wed 17/04/2024

Ladytron, SWG3, Glasgow review - synth stars show time hasn't diminished their relevance | reviews, news & interviews

Ladytron, SWG3, Glasgow review - synth stars show time hasn't diminished their relevance

Ladytron, SWG3, Glasgow review - synth stars show time hasn't diminished their relevance

The quartet were thunderously loud and consistently danceable

Ladytron's two vocalists remain as cool as ever

It is a sign of Ladytron’s longevity and relevance that their support acts are now performers clearly inspired by the quartet. Elisabeth Elektra, here picked for opening the night in her home city, may not have the icy cool of the evening’s headliners, but the lineage of her buoyantly loud electro pop was clear.

At its best, she showcased a wickedly clear groove, at worst her vocal was submerged by the live drummer pounding away behind her. However it was a lively, enjoyable start to affairs.

That noise, though, was merely a light blow compared to the hammering assault when Ladytron themselves arrived. Aided by Peter Kelly on drums and a constant wave of visuals behind them, they opened with a towering “City of Angels” from this year’s Time’s Arrow, and then did not let up for the following 90 minutes. It was thunderously loud and consistently danceable, to the extent one audience member’s glasses went flying off his face at one point as he bopped away.

There was a warmth there too, which is perhaps not always associated with the group. Their chief vocalist Helen Marnie would glide around the stage with enough movement, from an arm thrust here to a sudden swivel there, to suggest she was relishing this return, while her comrade Mira Aroyo’s vocals were delivered with bite, rising above the din. Their bandmate Daniel Hunt cut a more obscured figure, playing synths in shadows at times, before moving forwards on guitar. The chat was similarly intermittent, but when Marnie asked if anyone had Time’s Arrow the response from the Glasgow crowd was enthusiastic.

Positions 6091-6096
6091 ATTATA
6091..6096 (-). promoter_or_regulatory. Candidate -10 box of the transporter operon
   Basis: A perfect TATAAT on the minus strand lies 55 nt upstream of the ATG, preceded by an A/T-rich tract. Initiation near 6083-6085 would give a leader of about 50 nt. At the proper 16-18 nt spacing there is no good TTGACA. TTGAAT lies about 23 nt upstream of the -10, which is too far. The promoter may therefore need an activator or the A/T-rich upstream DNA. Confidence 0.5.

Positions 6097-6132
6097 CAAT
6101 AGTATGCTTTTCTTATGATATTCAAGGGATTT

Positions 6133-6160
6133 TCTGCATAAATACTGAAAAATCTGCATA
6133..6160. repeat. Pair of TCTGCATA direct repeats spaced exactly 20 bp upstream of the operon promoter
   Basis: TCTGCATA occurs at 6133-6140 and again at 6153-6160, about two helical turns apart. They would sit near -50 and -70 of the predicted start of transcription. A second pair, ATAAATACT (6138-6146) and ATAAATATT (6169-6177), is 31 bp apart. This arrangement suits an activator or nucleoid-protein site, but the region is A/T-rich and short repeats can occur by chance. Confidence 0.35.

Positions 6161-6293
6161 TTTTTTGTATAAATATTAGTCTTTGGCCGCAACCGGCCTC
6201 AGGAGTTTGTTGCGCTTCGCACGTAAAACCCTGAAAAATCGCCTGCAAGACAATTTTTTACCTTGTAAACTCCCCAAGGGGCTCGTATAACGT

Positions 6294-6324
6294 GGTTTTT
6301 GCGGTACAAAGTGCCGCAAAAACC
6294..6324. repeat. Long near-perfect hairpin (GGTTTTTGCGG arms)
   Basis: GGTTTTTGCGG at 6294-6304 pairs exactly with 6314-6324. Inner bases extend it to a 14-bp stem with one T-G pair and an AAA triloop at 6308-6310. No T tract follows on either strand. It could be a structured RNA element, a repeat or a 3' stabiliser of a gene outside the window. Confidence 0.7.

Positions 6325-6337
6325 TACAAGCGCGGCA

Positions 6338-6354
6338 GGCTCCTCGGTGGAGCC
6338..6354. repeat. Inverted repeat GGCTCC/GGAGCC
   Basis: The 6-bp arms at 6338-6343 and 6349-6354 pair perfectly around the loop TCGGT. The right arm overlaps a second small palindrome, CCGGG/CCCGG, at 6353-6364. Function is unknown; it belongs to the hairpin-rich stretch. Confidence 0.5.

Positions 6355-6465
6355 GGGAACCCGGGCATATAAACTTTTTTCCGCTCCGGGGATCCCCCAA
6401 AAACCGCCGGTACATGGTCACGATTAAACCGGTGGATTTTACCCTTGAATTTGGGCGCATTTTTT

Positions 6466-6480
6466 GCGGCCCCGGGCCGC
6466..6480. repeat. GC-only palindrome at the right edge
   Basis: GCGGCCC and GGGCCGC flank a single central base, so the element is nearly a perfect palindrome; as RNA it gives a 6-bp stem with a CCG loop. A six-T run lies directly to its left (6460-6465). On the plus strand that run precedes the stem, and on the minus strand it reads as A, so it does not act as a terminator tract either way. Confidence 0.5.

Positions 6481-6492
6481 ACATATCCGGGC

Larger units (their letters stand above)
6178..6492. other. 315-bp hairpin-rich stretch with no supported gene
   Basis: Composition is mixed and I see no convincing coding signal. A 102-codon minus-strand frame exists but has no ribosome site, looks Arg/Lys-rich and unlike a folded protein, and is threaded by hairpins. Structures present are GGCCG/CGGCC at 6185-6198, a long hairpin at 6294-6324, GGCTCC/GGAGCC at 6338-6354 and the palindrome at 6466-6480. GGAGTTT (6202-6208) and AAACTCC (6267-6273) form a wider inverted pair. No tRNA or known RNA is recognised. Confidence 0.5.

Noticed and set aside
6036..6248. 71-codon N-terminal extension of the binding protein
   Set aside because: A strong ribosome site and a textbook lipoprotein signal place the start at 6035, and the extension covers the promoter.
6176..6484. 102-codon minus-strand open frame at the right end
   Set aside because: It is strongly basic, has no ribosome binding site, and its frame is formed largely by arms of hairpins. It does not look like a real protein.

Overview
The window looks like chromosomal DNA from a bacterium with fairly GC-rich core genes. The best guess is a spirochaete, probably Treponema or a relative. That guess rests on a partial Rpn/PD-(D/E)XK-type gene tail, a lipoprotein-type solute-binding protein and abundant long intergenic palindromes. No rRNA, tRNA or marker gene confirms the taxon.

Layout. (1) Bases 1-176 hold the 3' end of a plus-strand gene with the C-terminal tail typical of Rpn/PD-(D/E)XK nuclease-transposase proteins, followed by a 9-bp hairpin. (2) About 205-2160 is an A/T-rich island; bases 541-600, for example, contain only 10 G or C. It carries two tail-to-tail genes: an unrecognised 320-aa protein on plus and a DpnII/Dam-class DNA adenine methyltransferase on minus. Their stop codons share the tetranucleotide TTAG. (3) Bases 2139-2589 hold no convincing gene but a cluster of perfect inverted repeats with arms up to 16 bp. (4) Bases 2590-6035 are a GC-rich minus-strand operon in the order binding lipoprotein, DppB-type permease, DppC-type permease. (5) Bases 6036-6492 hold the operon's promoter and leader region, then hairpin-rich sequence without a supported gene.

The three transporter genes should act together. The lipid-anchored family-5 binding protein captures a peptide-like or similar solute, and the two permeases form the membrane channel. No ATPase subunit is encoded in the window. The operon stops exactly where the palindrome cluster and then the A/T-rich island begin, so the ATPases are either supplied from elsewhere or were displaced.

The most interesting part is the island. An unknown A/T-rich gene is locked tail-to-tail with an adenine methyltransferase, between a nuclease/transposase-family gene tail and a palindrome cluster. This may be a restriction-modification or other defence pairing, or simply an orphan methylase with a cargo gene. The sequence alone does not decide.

That was just as well, because around half the set came from it and their previous self-titled release from 2019. Rather than looking back and playing it safe, the quartet (onstage here minus Reuben Wu) still seem to be pushing forwards, and that’s understandable when the likes of “Faces”, all bruising noise and pop smarts, and the lush tone of “Flight from Angkor” are among the repertoire, while from past glories a battering version of “International Deadline” and a terrific, fiery take on “Ace of Hz” were thrilling, rumbling across with as much noise as the nearby trains you could see passing by from the venue’s windows.

Yet if Ladytron’s best moments come when their pop sensibilities run free alongside a love for sheer noise, then their main flaw is becoming a little too wedded to that template. At times their songs could just run together, all virulent synths and so much dizzying visuals that it could have doubled as a brainwashing programme for a villain in an old time conspiracy thriller.

It became a little too repetitive, and while bringing out the acoustics would be inadvisable you did wonder if something less full on might have provided a welcome change of pace. Instead a handful of tracks, from newbies like “Misery Remember Me” to older material such as “Fighting in Built-Up Areas” became rather muddied.

However there are always familiar comforts to rely on, and the encore’s blistering “Seventeen” and “Destroy Everything You Touch” delivered a pulsating finale. There was a dynamism and relevance still beating through those tunes, much like the band themselves.

Ladytron’s best moments come when their pop sensibilities run free alongside a love for sheer noise

rating

Editor Rating: 
4
Average: 4 (1 vote)

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